The Innocuous-Sounding ‘Center for Security Policy’ Is a Vicious Anti-Islam Organization

June 29, 2015 | Liam Mathews

Last Monday, the Center for Security Policy held their annual black-tie gala at the Metropolitan Club of New York. The Intercept’s Lee Fang was there, and he witnessed “a procession of speakers warning darkly about the threat posed by the religion of Islam.” A former Army sergeant who was eliminated from competition in the first round of season 8 of The Voice named Jeremy Gaynor sang. Rabbi Shmuley Boteach, spiritual advisor to Michael Jackson, was there. It sounds grim.

The Center for Security Policy is a conservative think tank in the national security space. It was founded in 1988 by Frank Gaffney, one of right wing media’s legion of despicable columnists (he writes for places like Breitbart, the Washington Times, and Newsmax). Non-right wing media hasn’t paid him much attention recently, beyond a Fresh Air investigation in 2012 and some rebuttals from columnists for the Huffington Post. But Gaffney has the ear of the conservative establishment, or at least he did; and the Center for Security Policy used to give out awards to people who “defend American values around the world,” like Dick Cheney and Ray Kelly, but the flagship Keeper of the Flame award hasn’t been given out since 2012. Perhaps the Cheneys of the world have distanced themselves a little bit, because Anders Breivik, who massacred an island full of children in Norway in 2011, cited Gaffney in his Islamophobic manifesto. Gaffney’s main point that he hammers these days is sharia law. He’s very afraid that sharia law is coming to America.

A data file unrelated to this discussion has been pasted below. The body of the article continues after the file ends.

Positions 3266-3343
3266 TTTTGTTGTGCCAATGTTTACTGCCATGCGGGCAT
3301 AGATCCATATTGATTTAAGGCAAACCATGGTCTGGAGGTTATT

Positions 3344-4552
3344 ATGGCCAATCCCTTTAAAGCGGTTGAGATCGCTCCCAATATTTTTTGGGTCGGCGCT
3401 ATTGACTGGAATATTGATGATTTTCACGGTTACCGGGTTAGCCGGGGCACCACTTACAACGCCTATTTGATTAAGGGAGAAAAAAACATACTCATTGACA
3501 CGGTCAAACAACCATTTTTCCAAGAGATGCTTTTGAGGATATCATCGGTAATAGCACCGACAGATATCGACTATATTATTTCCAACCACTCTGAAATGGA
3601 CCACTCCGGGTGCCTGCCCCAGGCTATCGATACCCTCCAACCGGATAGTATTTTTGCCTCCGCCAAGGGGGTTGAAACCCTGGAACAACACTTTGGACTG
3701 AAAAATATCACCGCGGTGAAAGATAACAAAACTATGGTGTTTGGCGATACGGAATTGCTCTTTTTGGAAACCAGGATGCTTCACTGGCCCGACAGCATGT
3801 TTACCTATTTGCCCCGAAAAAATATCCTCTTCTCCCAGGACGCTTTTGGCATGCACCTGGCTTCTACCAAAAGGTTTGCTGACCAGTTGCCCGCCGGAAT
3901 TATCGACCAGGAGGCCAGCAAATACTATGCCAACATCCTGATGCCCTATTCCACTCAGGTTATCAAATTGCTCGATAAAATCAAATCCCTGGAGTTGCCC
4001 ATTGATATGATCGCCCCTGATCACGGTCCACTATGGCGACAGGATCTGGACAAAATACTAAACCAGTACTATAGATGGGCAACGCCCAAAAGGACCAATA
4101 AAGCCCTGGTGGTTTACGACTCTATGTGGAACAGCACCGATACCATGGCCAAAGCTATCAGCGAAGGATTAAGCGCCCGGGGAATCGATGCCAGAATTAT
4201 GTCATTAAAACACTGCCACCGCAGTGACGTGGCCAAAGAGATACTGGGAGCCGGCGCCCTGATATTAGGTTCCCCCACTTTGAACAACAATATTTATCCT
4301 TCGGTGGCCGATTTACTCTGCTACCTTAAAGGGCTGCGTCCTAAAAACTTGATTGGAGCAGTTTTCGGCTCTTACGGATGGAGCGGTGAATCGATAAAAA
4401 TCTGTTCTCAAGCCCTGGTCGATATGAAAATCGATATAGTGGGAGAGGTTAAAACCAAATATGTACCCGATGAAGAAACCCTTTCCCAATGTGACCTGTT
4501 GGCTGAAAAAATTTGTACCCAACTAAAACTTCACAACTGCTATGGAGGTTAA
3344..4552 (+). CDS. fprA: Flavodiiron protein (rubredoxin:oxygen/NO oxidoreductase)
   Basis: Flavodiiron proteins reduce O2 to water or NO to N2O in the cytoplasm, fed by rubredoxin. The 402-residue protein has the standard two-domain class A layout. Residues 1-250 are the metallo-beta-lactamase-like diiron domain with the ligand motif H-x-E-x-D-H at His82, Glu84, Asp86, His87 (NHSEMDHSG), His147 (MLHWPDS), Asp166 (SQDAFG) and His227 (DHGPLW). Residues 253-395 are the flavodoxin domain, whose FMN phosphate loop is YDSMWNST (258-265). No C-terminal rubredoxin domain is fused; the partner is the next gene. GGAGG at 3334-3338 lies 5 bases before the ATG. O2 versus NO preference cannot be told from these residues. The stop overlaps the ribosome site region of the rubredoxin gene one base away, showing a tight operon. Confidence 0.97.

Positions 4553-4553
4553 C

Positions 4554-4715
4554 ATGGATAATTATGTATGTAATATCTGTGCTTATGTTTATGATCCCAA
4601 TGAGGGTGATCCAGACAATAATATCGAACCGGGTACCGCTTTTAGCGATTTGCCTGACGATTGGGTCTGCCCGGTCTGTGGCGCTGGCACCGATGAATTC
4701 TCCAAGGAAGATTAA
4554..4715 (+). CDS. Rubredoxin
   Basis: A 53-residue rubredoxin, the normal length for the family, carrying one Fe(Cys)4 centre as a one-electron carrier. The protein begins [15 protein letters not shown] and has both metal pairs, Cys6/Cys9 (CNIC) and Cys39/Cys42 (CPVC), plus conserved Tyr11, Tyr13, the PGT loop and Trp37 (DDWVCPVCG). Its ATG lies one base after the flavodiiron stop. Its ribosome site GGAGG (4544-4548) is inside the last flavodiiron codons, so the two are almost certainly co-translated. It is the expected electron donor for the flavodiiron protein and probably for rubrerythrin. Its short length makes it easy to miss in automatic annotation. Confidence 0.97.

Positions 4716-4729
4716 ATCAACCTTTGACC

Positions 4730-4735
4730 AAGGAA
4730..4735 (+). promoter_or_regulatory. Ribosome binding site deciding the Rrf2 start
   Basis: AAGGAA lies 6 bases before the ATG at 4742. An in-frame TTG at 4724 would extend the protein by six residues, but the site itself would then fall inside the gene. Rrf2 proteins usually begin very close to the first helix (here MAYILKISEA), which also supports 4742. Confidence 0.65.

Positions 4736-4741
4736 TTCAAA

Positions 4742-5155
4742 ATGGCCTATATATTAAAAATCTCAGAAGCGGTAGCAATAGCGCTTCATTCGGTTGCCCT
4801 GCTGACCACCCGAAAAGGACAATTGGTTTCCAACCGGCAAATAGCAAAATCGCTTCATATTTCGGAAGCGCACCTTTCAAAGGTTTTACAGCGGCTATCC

Frank Gaffney looks like Dustin “Screech” Diamond at age 60.

(Photo: Loonwatch)